We will continue to be guided by the University's strategic plan, "Transforming Maryland: Higher Expectations." It has bold vision, high aims, and big ideas. We will continue to implement it in creative and resourceful ways. The poet Robert Browning wrote that "a man's reach should exceed his grasp, or what's a heaven for?" We follow a shining and distant star, drawn ever upward and onward, knowing that transformative excellence is a journey, not a destination.
I believe in the pursuit of knowledge for its own sake. I also believe that learning, teaching, research, and scholarship also serve purposes greater than themselves. We are a public university, rooted in the land-grant tradition of public service, and chartered for the public good.
The transformative excellence of the University of Maryland must continue to serve the American Dream: to expand opportunity; to grow the economy; and to strengthen democracy.
Horace Mann described higher education as the great equalizer of conditions in a democracy. It's a passport to social and economic opportunity. As the University becomes even more excellent, it must also keep wide the doors of opportunity for the people of Maryland.
In every vibrant region of the country, there is certain to be a great research university, because it's a force for economic vitality. At the University of Maryland, every $1 in State-funded faculty salaries generates $3 in external research funding. Every $1 in State funding generates $8 in economic activity in the State. The University is a $3.4 billion economic engine for the State. I salute the faculty, staff, and students for their vital contribution to our State's economic growth. In fact, the greatest transfer of innovation and ideas occurs every June when the University confers degrees to thousands of students, the next generation workforce of the State. The success of the University of Maryland is truly the future of the State of Maryland.
Thomas Jefferson said that a nation that expects to be free and ignorant expects what never was and never will be. Democracy requires broadly educated citizens who are responsible and can live rightly in a free society. The poet Yeats wrote that "Education is not the filling of a pail, but the lighting of a flame." Our task as educators is not only to transmit knowledge and skills to our students so that they can make a living. It's also to ignite in our students a passion for learning that lasts a lifetime, to enable them to become fuller human beings, and to awaken in them capacities that make their lives more meaningful and worth living. The term university derives from "universitas," meaning all together. A university is a holistic institution of diversity and universality. This is why the arts, the humanities, and the social sciences are integral to the excellence of a university as are the sciences, engineering, and other professional fields.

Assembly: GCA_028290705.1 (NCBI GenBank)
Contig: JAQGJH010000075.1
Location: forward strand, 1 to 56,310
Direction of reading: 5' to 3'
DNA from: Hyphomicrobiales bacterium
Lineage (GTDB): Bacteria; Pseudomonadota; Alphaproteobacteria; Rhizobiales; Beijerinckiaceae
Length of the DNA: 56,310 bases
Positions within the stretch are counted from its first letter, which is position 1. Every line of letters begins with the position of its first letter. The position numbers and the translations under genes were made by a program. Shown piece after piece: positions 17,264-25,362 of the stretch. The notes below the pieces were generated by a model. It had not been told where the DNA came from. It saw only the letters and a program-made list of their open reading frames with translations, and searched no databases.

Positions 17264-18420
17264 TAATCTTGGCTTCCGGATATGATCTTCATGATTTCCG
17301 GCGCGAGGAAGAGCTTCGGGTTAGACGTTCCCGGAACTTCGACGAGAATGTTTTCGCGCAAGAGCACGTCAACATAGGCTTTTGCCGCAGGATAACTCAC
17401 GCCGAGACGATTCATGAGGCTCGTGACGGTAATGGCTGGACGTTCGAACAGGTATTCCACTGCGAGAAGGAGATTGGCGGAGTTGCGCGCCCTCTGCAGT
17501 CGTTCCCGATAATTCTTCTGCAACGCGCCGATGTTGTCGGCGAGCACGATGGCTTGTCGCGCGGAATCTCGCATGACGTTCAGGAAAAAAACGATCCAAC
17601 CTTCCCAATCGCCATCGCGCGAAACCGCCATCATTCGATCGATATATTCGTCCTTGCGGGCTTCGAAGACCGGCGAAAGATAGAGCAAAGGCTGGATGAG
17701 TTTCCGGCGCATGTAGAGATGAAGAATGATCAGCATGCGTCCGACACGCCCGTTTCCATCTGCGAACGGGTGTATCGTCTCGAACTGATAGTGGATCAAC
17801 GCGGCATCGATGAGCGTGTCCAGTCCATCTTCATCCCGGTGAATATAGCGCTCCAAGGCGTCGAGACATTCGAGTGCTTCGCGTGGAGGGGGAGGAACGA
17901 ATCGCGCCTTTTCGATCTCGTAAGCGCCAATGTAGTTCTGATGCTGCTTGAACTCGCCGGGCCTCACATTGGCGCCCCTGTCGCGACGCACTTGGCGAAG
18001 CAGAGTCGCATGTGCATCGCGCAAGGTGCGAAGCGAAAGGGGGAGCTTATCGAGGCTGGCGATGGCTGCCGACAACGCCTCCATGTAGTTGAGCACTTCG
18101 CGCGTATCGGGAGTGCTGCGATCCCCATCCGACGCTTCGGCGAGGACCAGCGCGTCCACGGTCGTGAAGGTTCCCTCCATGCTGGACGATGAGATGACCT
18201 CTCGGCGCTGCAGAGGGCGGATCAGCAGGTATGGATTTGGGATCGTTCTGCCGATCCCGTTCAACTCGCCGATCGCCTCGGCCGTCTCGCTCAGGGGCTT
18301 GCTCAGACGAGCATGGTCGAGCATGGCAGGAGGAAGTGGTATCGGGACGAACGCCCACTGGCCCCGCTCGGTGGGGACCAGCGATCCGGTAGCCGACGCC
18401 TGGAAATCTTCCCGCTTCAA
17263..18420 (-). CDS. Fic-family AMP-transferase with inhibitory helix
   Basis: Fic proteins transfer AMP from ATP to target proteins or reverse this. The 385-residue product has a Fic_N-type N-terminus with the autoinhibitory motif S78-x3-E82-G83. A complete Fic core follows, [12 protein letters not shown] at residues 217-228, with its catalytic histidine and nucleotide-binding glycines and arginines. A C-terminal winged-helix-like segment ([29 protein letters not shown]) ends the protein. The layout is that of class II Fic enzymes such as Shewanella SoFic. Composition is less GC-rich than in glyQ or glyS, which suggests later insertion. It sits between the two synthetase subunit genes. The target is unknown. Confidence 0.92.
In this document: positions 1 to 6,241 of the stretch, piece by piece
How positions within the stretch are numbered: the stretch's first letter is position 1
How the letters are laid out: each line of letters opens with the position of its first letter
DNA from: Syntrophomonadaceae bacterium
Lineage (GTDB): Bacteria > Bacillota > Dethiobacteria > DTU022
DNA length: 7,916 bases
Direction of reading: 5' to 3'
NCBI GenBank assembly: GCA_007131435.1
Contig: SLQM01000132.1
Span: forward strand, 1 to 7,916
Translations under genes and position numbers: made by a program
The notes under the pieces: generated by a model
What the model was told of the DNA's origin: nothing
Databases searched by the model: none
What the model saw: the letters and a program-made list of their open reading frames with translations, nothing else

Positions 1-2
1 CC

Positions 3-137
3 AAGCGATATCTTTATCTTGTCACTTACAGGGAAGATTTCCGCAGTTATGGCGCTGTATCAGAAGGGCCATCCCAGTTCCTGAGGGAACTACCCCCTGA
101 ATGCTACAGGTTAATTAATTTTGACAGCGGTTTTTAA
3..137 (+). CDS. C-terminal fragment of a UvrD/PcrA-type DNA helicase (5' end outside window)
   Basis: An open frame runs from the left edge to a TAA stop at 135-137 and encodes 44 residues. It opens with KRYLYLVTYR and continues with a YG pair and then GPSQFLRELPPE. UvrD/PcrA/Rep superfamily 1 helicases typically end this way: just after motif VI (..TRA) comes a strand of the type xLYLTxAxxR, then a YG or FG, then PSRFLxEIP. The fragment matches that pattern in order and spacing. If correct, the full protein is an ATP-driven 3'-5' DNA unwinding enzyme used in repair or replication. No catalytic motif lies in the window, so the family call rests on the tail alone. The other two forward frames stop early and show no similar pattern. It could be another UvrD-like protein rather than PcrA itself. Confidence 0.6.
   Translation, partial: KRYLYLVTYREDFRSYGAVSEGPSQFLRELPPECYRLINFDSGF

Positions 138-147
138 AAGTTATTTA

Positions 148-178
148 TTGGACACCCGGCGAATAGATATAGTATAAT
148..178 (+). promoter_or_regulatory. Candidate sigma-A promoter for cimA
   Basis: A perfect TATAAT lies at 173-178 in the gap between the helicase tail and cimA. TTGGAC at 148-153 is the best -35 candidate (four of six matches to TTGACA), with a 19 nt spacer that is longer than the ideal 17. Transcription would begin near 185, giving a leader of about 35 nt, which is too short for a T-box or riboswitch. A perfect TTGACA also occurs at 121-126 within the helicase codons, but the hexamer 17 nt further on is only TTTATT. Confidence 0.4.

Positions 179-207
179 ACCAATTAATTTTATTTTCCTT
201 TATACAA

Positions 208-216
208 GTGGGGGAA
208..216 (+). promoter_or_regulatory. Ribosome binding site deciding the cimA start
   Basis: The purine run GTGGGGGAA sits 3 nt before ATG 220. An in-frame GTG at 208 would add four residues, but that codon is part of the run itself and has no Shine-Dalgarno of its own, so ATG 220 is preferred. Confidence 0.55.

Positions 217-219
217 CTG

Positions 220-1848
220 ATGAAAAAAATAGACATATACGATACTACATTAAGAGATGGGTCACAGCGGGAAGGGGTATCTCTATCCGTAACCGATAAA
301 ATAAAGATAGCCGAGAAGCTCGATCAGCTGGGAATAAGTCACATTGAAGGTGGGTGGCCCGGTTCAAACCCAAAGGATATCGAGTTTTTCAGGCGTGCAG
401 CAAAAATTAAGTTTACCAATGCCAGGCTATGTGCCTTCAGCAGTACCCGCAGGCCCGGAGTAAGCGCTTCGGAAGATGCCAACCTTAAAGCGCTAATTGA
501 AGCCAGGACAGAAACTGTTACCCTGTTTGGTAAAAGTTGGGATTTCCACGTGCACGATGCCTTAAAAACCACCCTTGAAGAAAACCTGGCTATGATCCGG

In the 21st century, our country faces what the National Academy of Engineering calls "grand challenges." They include environmental sustainability, climate change, renewable energy, poverty, health and wellness, and national security. These are not only scientific and technical issues. To address effectively these global challenges, our students must also have an understanding of cultures, languages, history, economics, and politics; they must have developed critical and contextual thinking skills; and they must be able to consider questions of ethics, meaning, and social justice.
A second theme I heard repeatedly in the listening sessions is that the University should continue to work to enhance the quality of life of the surrounding neighborhoods. Graduate students expressed concern about affordable housing and perceived safety. Younger families would like to see expanded partnerships between the University and local schools to enhance K-12 education. Everyone is concerned about traffic congestion.
A vibrant University needs a vibrant local community, and vice-versa. As we continue our trajectory of transformative excellence, we will press ahead with the East Campus redevelopment project to create a vibrant college town. We will work closely and collaboratively with residents and elected officials of the City of College Park and of Prince George's County to realize our mutual aspirations.
The proposed new Purple Line for light rail is essential to the future of the University and the region. Its planning has been going on for some 20 years. To say that there are strongly competing views about its alignment is an understatement. In the coming weeks, I'll be performing my due diligence, studying the many reports that have been done and listening to the multiple perspectives on this issue.